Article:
What Are Rheumatoid Nodules?

Appearance and Significance of Rheumatoid Nodules

Rheumatoid nodules
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As part of the disease process, firm, non-tender, subcutaneous nodules develop in up to 35 percent of people with rheumatoid arthritis. The nodules can be subtle, painless masses which tend to develop over the extensor surface of joints or over pressure points. They are considered the most common cutaneous (skin) manifestation of rheumatoid arthritis and generally measure between 2 mm and 5 cm. At initial presentation, when people are first evaluated for rheumatoid arthritis by a doctor, about 7 percent of them are found to have palpable, subcutaneous rheumatoid nodules.

Common sites for rheumatoid nodules include the elbow, back of the forearm, metacarpophalangeal joints (knuckles), Achilles and extensor tendons. Rheumatoid nodules are rarely found over the sacrum, occiput (back of the head), vocal cords, pulmonary parenchyma, pleura, pericardium, myocardium, or the leptomeninges of the central nervous system—but it is possible. It is also possible for rheumatoid nodules to develop within internal organs.  

Rheumatoid nodules, which may appear as a single mass or as a cluster of nodules, usually develop when rheumatoid arthritis is active. The subcutaneous nodules are typically moveable and have a rubbery feel. Some are bound to the periosteum (bone) and then feel firm or hard to the touch.

Nodular masses are not exclusive to rheumatoid arthritis. Nodular masses can occur with gout (called gout tophi), rheumatic fever, xanthomatosis, and sarcoidosis, among other conditions.

One distinguishing feature between rheumatoid nodules and gout tophi is that rheumatoid nodules rarely ulcerate or come through the overlying skin. There is also a well-known correlation between rheumatoid nodules and a high level of rheumatoid factor.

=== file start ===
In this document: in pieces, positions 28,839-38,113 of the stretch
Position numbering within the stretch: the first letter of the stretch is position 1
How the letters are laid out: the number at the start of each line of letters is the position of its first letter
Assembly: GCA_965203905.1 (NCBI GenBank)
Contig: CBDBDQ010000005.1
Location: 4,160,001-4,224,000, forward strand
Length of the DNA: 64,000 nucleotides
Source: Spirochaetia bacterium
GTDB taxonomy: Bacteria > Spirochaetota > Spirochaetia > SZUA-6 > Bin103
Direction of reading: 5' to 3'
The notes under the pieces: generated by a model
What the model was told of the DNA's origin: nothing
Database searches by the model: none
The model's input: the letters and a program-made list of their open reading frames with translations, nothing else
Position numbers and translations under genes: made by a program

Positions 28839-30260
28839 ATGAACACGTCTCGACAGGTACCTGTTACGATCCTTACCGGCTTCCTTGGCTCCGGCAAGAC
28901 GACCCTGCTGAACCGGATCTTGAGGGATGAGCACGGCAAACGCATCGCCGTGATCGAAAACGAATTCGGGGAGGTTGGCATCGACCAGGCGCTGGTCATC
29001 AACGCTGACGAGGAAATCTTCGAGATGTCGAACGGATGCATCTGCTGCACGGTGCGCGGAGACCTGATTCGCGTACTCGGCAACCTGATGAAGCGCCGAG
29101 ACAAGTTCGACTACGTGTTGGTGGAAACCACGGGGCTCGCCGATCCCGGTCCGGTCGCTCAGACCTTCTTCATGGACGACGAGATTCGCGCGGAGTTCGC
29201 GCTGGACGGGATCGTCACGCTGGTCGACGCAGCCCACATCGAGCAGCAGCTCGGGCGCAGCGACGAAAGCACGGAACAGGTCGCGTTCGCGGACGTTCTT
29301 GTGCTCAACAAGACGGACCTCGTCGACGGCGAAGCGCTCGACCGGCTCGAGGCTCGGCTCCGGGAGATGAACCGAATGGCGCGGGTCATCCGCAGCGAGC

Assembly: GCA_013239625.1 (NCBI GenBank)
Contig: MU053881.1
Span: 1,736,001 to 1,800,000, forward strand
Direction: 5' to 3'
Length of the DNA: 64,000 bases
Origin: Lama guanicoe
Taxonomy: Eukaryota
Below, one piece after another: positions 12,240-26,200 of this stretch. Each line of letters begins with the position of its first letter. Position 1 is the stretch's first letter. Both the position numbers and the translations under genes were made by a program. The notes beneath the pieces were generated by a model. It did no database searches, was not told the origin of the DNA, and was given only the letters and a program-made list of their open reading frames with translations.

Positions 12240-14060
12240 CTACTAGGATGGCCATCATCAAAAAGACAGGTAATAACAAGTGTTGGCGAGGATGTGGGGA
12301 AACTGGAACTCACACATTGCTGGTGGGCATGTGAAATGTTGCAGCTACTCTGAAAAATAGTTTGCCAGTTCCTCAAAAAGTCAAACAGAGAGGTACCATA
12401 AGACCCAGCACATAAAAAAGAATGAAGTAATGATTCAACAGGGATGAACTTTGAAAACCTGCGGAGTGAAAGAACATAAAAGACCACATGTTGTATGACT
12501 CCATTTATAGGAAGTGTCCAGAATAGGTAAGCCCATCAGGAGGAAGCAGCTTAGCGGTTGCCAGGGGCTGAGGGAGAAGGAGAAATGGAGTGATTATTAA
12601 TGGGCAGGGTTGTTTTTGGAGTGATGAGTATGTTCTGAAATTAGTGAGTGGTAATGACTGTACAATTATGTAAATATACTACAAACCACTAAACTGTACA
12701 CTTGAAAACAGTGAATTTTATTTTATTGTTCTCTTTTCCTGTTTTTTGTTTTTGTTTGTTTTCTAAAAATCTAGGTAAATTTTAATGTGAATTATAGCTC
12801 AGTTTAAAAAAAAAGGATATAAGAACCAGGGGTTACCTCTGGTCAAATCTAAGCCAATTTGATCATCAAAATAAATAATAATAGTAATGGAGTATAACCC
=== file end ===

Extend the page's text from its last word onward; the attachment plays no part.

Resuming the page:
Rheumatoid nodules are commonly associated with joint deformity and serious extra-articular manifestations of rheumatoid arthritis, which may include involvement of the lungs or eyes.

Rheumatoid nodules may vary in size during the course of the disease process. Rheumatoid nodules may be associated with complications, including limited joint mobility, neuropathy, fistula formation, and infection.

About 75 percent of people with Felty's syndrome have rheumatoid nodules. Rheumatoid arthritis patients with nodules are more likely to develop vasculitis. Generally, it is thought that those with rheumatoid nodules have a more severe disease course with rheumatoid arthritis and more rapidly progressive joint damage.

Intranodular steroid injections may reduce the size of a nodule. Treatment with DMARDs or TNF blockers may or may not eliminate rheumatoid nodules as rheumatoid arthritis is brought under control. Interestingly, some people treated with methotrexate experience worsening nodules, even if other aspects of the disease seem well-controlled. Surgical removal is an option, but nodules tend to recur in as little as a few months, especially when they are present over an area of repeated trauma. Usually, for that reason, surgery is discouraged.

Photos of Actual Rheumatoid Nodules


    Cush, Weinblatt, and Kavanaugh. Rheumatoid Arthritis: Early Diagnosis and Treatment. Third edition. Professional Communications, Inc. Rheumatoid Nodules. Page 41.

    Davis, John M, M.D., M.S.Rheumatoid Nodules. UpToDate. December 2015.

    Kelley's Textbook of Rheumatology. Ninth edition. Chapter 70 - Clinical Features of Rheumatology. Rheumatoid Nodules. Sweeney, Harris, and Firestein.

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